Although I published the first half of this list earlier this month, I did watch a few more movies I wanted to chat about.
The Craft (1996)
Four teen girls indulge in magic, bad things ultimately happen in this “be careful what you wish for” film. I remembered that the girls were Robin Tunney, Fairuza Balk, Neve Campbell, and Rachel True, but I didn’t remember that Breckin Meyer, Skeet Ulrich, and Christine Taylor were their classmates. If they ever want to do a next generation of Batman, Fairuza should play the Joker’s daughter. The DVD has a little bit of behind-the-scenes information.
Robert Young is a movie star overwhelmed by his fans — they’re demanding to the extent that the mobs put him in the hospital — so he changes places with his accidental double, a Hawaiian owner of a pineapple plantation. The musical elements are really the draw, though, with numbers by famous tapper Eleanor Powell, plus ditzy bits by Gracie Allen. Her husband, George Burns, is also in the movie as Young’s agent, but the couple rarely appears together, oddly.
There’s a nightclub scene where Allen, dressed as Mae West, does a song with some Marx Brothers impersonators, while doubles of W.C. Fields and Clark Gable, among others, are in the audience. Interesting to see how early Hollywood became self-reflexive. In the same sequence, Powell dons blackface to dance as Bill Robinson. Young has a near-illiterate Asian houseboy type, too, so be warned, stereotypes abound. It’s available from Warner Archive.
Ruby Sparks (2012)
I really enjoyed Stranger Than Fiction, so I was intrigued by this similar story about a blocked novelist (Paul Dano) who creates the perfect girlfriend on paper only to find her come to life. This wasn’t as good as the earlier film, though. Dano’s cute, and I could relate to his struggle with being acclaimed a young genius, only to never again live up to that early promise, but Zoe Kazan (who wrote the movie and plays Ruby) was too much Manic Pixie Dream Girl for too much of the film.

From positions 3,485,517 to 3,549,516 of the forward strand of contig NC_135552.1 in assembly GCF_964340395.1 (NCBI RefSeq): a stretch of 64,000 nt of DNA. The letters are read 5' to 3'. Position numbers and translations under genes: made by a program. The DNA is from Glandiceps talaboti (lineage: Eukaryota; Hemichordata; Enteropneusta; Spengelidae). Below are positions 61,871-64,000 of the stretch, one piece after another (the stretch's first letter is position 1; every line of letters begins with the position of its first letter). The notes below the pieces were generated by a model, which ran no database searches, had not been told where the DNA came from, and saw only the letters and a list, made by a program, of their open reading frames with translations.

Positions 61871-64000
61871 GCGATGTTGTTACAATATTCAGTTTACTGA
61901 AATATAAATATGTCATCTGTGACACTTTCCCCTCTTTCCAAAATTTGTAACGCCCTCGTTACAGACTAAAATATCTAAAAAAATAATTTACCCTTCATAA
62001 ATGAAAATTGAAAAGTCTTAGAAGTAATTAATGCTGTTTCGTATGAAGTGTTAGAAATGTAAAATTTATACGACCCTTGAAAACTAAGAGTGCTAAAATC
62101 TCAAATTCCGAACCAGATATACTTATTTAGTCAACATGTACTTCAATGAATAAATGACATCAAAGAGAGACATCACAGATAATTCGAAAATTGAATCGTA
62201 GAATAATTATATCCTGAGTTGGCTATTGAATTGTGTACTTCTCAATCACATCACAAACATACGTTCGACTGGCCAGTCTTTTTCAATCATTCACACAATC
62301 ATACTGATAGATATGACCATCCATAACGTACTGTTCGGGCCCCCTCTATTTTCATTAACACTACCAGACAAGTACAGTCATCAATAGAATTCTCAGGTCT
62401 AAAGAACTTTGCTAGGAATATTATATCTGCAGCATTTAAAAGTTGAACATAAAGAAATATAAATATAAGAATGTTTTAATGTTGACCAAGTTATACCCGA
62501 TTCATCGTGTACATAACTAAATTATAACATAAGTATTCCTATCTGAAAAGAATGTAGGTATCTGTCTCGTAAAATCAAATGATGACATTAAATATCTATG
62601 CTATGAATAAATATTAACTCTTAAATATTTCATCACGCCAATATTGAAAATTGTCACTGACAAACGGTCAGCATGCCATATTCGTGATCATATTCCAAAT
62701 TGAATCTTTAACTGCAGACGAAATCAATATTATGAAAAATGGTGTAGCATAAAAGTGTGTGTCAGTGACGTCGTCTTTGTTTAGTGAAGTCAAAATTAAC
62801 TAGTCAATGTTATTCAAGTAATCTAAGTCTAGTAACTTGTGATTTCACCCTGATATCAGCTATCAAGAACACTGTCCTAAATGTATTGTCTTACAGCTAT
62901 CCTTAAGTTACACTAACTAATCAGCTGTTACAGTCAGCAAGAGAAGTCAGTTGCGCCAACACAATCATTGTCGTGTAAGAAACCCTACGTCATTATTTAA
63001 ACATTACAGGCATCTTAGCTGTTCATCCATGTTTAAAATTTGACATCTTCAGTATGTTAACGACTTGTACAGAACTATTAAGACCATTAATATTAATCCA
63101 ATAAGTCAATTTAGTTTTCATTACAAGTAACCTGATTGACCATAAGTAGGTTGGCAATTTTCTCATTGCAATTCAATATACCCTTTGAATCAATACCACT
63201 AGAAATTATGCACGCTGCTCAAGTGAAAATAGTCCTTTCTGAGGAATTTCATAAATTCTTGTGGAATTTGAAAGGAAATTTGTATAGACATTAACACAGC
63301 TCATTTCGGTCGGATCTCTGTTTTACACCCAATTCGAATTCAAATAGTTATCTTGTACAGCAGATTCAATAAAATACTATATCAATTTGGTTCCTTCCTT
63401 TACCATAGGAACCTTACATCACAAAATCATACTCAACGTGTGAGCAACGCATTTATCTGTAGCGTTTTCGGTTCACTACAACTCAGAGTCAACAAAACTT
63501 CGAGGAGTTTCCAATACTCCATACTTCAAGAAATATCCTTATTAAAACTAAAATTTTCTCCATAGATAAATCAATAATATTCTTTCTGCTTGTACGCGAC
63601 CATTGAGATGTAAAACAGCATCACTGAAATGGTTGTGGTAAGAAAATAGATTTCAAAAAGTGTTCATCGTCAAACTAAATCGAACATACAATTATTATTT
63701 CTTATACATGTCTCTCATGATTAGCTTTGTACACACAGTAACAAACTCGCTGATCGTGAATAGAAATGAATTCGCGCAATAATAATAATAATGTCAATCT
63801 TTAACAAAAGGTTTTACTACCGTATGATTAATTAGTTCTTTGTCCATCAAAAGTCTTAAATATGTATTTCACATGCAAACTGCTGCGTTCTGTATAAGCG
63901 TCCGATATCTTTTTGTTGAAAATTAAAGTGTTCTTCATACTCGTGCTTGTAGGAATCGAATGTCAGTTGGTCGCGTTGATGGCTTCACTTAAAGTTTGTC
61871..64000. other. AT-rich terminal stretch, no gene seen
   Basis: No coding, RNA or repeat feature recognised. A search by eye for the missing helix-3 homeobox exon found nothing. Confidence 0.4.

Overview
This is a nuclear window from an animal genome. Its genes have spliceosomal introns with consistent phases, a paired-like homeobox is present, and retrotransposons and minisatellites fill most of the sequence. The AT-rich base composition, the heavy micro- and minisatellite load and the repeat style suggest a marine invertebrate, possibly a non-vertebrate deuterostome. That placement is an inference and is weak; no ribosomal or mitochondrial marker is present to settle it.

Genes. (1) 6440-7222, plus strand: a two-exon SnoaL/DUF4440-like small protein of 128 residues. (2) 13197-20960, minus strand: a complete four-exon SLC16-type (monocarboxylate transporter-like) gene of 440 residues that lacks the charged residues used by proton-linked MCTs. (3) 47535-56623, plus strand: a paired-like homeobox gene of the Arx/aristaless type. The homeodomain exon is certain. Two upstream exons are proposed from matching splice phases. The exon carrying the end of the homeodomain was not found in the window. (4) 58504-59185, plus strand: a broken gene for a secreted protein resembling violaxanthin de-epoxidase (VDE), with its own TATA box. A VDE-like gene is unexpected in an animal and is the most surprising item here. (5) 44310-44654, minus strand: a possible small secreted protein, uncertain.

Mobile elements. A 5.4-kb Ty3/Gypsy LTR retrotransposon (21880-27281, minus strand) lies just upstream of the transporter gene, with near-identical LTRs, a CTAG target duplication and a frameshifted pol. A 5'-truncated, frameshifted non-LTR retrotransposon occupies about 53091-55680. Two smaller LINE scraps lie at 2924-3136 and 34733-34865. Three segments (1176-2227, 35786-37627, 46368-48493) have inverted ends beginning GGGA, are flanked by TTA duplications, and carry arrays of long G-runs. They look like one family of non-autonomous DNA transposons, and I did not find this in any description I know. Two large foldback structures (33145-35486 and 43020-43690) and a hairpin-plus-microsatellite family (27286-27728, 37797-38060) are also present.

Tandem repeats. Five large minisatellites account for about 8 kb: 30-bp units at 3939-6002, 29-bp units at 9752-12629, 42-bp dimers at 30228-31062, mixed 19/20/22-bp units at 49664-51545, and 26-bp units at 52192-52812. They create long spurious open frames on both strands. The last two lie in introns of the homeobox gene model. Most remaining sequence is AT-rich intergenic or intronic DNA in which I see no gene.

There are some intriguing concepts, of course, but they’re not explored in sufficient depth. I knew things were going to go downhill when it turned creepy. She develops her own personality and doesn’t always find it easy to live with him. When she starts showing too much self-determination, he returns to his typewriter to keep her in line. At that point, it’s almost a horror movie, with him not realizing the full effects of his writing. (Remember John Candy in Delirious?)
There is a happy ending, although it’s one of those weird ones that doesn’t fully stand up if you think about it. Loved his apartment, though.
Tower of Terror (1997)
Turns out that there’s a TV movie based on the Disney World ride, starring Steve Guttenberg and a young (but not young enough for the role) Kirsten Dunst. He’s a disgraced reporter who’s reduced to faking photos for a Weekly World News-like tabloid; she’s his niece. They’re investigating what happened to five ghosts trapped in the building since lightning struck their elevator 60 years ago.
I liked seeing the bits that were filmed in the attraction itself, since the abandoned 1930s Hollywood hotel is my favorite theming of any Disney ride, but the plot is typical for the genre type and plays out slowly and predictably. Parents will want to know that the movie assumes magic really exists, since the tragedy in this case is said to be the result of a jealous spell.